Even though the head grows fastest during the first 3 months of life, this time period is best spent actively repositioning your infant to encourage more symmetry. Between 4 and 7 months of age, the head grows about 1 cm per month*, and this rapid growth can be harnessed within the orthosis to produce rapid change in the desired direction of growth. At this point, the infant is starting to develop more head control and can tolerate the additional 6-8 ounces of weight from the helmet. It is actually the infant’s own growth that is the most active part of any CRM orthotic treatment program. The orthosis is specially designed to make total contact in the areas of the skull where growth needs to be curbed and allow space in the areas where growth is desirable. Between 8-12 months, the skull still grows quickly, but the rate is reduced to 0.5 cm per month*. Between 13-18 months, the rate drops below 0.5 cm per month*, and the skull begins to get thicker. Change is still possible in these older babies, but change is slower and generally requires longer treatment programs.

Each cranial remoulding orthosis is a custom-made product, meaning that each orthosis is specifically made to fit each infant. In order to create such an intimately fitting and effective orthosis, a 3-D model of the patient’s head is needed. Currently, there are two means of obtaining this 3-D model — 1) a cast impression of the infant’s head, or 2) a scan. We follow method 2, scanning. The casting process involves laying a series of plaster splints over the infant’s head and moulding them as they dry. The cast is removed, producing a negative impression of the infant’s head. The entire process takes between 15 and 30 minutes. The negative impression is then filled with liquid plaster to produce a positive, 3-D model of the infant’s head. The STARscanner is safe, accurate up to a half millimetre, eliminates the need for casting, and obtains data for a 3-D model of the infant’s head in less than two seconds. This type of scan also allows an infinite number of measurements to be taken of the head, and then compared throughout the treatment program.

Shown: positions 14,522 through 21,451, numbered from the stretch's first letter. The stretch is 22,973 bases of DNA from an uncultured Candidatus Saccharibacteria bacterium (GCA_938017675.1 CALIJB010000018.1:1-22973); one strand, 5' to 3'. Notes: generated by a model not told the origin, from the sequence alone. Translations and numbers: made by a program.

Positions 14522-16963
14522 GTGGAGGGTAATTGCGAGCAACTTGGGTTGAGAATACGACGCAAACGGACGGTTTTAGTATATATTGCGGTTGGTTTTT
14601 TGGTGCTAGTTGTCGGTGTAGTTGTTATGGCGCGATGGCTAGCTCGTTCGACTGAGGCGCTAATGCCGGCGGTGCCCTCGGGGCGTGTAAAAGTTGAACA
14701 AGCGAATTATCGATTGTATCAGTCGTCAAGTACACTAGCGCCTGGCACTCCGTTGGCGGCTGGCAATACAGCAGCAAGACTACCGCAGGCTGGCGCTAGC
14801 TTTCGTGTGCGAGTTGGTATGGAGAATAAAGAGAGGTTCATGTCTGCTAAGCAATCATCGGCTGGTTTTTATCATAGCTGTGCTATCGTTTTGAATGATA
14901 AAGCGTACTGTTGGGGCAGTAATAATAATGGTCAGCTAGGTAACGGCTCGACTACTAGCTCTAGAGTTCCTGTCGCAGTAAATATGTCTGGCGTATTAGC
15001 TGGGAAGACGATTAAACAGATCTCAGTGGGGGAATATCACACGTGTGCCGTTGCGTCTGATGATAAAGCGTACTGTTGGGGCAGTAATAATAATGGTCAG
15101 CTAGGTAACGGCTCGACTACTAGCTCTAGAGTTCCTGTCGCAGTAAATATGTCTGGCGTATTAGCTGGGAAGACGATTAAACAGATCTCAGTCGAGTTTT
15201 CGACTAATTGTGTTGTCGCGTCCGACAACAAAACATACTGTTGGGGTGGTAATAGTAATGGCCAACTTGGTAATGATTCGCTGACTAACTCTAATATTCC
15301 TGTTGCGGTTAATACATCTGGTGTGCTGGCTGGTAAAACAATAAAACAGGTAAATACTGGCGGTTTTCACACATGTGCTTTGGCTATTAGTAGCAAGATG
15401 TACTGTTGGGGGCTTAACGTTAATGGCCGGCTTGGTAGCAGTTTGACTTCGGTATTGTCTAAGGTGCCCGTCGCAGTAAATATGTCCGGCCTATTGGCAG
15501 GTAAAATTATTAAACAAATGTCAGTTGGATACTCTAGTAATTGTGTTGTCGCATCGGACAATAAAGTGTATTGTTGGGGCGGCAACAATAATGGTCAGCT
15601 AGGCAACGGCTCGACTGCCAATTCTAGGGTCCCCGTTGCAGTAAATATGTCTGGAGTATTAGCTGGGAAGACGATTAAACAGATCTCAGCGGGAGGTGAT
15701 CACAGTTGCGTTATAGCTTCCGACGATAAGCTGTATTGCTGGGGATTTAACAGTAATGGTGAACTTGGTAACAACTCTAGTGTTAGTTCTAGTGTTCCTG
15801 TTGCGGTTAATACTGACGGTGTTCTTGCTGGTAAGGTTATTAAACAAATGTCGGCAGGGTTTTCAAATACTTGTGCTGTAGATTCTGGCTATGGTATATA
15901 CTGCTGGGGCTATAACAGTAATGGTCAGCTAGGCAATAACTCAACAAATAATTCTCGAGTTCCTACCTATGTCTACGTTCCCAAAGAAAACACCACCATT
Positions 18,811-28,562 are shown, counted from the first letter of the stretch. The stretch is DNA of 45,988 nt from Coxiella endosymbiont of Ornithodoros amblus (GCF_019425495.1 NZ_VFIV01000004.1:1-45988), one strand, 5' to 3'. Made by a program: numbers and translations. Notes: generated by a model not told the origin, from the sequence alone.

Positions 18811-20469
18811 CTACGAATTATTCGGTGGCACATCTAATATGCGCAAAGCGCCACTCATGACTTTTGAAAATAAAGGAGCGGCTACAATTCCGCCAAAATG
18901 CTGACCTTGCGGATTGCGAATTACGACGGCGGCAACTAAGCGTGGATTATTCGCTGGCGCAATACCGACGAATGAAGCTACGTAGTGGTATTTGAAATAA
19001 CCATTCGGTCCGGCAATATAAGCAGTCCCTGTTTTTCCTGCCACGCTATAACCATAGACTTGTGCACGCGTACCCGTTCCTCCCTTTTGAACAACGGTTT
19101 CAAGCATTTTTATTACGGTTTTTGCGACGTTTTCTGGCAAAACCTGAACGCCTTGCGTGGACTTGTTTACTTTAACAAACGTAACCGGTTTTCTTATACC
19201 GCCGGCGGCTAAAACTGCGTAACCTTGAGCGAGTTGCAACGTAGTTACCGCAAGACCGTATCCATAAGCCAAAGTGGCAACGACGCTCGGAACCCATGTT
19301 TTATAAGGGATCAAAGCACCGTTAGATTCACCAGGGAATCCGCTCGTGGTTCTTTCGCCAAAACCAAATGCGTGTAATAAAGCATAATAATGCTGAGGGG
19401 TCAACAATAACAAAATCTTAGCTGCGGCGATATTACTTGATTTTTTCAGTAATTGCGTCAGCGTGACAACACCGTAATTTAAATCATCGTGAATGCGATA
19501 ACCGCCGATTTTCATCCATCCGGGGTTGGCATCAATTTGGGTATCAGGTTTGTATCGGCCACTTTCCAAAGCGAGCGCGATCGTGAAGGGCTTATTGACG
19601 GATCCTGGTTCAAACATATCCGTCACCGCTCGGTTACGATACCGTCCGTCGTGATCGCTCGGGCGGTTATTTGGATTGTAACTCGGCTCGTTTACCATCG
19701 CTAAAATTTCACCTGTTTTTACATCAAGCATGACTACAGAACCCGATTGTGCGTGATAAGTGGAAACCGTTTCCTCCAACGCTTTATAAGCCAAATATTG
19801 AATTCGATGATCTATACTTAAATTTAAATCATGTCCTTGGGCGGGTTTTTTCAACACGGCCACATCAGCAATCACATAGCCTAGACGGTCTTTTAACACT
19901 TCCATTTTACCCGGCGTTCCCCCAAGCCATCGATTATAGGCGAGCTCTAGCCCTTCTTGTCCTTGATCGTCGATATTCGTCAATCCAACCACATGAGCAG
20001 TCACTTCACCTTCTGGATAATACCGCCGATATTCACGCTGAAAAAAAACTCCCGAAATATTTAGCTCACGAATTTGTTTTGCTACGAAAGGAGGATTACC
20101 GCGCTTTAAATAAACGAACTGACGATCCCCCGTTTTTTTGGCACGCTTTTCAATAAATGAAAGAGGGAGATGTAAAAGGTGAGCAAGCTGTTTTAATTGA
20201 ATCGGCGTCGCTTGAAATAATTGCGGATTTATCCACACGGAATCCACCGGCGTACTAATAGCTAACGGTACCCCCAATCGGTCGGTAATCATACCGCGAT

Ideally, your child will be fitted with a cranial remoulding orthosis within 14 days of the casting/scanning date to assure proper fit and function. Since most insurance companies require approval prior to initiating orthotic treatment, it is important for the family and/or the orthotic facility to obtain this prior approval before casting/scanning the infant. Delays related to insurance coverage can be lengthy and frustrating because success in treatment is time sensitive and can have an impact on treatment results.

Frequency of follow-up visits usually depends on the severity of the initial head shape, age of the infant, and individual treatment protocols of the local orthotist. Typically, the infant is seen a week after the initial fitting and approximately every 2 to 3 weeks thereafter, throughout the course of the treatment program. Younger infants may require more frequent follow up appointments since their heads are growing so rapidly.

Contact us to see how we can help